According to Nadler, Chavez&s;s attitude was, &q;I don&s;t care if it&s;s built here, I don&s;t care if it&s;s bought, or I don&s;t care if it&s;s rented. The primary objective is leveraging new technology towards increased efficiency and increased operating leverage.&q; Over a number of months Chavez and his team&a;nbsp;worked to refine Kensho&s;s technology for Goldman&s;s traders. By Thanksgiving, &l;a href=&q;https://www.forbes.com/sites/stevenbertoni/2014/11/24/goldman-sachs-leads-15-million-investment-in-tech-start-up-kensho/#395cb9e51b48&q; target=&q;_blank&q; rel=&q;noopener noreferrer&q;&g;Goldman became&a;nbsp;its largest investor by participating in a $15 million funding round&l;/a&g;. Other megabanks soon followed: JPMorgan, BofA and Morgan Stanley. A year ago, S&a;amp;P Global led a final funding round at a valuation over $500 million.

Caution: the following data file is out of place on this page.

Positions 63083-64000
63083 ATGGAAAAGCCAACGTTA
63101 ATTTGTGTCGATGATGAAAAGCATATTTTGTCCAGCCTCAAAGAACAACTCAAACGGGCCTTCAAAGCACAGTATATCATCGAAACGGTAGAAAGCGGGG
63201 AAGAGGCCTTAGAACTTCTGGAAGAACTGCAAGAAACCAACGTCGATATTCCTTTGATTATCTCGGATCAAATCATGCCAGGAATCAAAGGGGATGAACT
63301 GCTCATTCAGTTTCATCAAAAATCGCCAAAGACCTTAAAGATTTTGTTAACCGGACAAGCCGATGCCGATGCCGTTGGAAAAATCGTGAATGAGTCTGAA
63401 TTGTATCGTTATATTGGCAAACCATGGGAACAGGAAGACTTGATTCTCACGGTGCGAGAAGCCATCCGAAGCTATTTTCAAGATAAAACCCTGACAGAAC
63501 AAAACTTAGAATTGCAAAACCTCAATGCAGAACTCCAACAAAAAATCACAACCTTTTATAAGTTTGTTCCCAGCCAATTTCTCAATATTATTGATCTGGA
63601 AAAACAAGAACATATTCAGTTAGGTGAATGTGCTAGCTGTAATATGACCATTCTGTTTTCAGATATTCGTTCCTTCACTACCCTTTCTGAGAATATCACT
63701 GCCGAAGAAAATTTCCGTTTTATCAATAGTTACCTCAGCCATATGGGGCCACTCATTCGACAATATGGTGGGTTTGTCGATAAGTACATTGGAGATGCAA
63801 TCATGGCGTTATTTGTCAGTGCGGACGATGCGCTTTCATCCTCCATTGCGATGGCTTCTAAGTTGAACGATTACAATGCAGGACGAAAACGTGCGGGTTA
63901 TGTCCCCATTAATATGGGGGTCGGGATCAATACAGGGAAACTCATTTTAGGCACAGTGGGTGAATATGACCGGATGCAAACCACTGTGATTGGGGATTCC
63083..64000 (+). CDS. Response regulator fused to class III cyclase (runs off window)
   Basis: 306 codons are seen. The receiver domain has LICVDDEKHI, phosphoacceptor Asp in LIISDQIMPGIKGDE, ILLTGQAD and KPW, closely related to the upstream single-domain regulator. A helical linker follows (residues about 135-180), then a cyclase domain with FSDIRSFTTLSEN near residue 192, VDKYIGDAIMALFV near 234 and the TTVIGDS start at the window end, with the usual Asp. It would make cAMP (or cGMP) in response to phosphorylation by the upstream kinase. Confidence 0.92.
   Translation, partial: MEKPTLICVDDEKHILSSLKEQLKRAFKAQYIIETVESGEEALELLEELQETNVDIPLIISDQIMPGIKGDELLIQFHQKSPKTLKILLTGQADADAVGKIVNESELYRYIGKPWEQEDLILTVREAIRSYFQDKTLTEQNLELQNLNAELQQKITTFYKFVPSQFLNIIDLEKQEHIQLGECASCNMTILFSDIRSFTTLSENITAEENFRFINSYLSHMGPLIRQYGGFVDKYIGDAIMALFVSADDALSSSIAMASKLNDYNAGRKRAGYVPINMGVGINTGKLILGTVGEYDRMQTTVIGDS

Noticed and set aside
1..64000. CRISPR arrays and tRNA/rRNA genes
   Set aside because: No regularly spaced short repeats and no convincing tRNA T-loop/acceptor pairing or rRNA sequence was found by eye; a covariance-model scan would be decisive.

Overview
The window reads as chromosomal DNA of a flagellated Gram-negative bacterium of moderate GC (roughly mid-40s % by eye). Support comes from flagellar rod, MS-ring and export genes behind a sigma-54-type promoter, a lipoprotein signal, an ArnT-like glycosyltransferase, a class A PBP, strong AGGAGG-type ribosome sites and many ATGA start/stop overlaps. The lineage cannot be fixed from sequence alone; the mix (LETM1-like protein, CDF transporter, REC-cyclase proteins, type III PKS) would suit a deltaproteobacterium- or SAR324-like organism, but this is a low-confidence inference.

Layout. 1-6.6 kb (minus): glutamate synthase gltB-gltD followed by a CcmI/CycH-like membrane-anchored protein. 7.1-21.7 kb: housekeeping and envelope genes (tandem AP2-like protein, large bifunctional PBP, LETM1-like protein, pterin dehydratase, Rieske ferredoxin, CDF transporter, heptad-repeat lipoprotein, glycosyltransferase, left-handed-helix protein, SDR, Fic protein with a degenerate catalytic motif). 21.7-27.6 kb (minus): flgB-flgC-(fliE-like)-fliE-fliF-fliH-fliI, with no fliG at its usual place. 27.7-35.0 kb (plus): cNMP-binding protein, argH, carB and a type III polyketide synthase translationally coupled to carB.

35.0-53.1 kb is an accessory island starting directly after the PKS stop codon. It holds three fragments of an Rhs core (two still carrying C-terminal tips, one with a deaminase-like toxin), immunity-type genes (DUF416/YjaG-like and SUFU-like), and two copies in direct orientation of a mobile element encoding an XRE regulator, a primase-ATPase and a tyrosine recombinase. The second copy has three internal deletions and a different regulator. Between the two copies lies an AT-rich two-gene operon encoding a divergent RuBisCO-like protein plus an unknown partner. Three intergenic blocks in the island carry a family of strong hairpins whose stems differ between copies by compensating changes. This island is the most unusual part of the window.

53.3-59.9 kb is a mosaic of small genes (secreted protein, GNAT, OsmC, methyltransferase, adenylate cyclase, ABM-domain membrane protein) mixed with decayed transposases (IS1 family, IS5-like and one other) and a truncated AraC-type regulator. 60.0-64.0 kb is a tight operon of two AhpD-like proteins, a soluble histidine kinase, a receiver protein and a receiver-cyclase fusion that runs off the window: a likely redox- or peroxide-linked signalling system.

&q;Daniel Nadler was prescient in seeing that A.I. — specifically the application of machine learning to large, newly available financial data sets — could yield amazing insights for investors&q;, says Larry Bohn, managing director, General Catalyst, which hatched Kensho in its Cambridge, MA offices. &q;Prior to this, only analysts at quant funds could keep pace with the velocity of information and the custom programming required to achieve significant market insights. Basically, he helped democratize the approach through a hugely innovative software platform and made it available to banks and the broader market.&q;